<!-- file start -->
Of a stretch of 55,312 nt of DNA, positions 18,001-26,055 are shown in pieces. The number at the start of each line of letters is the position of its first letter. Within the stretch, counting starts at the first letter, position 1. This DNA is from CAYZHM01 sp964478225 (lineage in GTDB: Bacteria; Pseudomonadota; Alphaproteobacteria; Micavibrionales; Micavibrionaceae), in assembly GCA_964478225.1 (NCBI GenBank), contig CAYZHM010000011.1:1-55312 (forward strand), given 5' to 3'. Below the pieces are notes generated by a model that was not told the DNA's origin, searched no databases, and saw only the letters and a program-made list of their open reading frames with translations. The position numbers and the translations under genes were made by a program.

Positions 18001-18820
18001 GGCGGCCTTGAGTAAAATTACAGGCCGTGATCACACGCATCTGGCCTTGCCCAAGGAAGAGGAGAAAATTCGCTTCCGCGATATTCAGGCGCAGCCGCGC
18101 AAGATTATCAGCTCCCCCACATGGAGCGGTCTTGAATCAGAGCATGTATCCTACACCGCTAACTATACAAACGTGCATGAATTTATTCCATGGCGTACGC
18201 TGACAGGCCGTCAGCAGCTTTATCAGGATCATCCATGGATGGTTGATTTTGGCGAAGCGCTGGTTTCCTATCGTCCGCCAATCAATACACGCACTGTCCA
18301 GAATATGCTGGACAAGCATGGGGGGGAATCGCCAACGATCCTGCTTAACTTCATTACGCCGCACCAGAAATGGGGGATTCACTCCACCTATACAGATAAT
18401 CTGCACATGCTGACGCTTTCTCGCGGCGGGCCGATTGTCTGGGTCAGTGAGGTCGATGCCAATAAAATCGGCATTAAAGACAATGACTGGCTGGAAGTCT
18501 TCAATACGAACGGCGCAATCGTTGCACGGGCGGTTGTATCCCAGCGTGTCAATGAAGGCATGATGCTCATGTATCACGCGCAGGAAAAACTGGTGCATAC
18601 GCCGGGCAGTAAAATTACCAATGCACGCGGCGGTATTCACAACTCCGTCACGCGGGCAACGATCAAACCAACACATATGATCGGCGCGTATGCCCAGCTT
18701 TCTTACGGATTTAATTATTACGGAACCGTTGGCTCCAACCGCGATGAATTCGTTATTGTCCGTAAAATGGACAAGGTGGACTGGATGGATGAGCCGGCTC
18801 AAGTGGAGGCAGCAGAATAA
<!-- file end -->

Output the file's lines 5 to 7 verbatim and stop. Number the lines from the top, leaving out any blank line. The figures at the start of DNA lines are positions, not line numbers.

18201 TGACAGGCCGTCAGCAGCTTTATCAGGATCATCCATGGATGGTTGATTTTGGCGAAGCGCTGGTTTCCTATCGTCCGCCAATCAATACACGCACTGTCCA
18301 GAATATGCTGGACAAGCATGGGGGGGAATCGCCAACGATCCTGCTTAACTTCATTACGCCGCACCAGAAATGGGGGATTCACTCCACCTATACAGATAAT
18401 CTGCACATGCTGACGCTTTCTCGCGGCGGGCCGATTGTCTGGGTCAGTGAGGTCGATGCCAATAAAATCGGCATTAAAGACAATGACTGGCTGGAAGTCT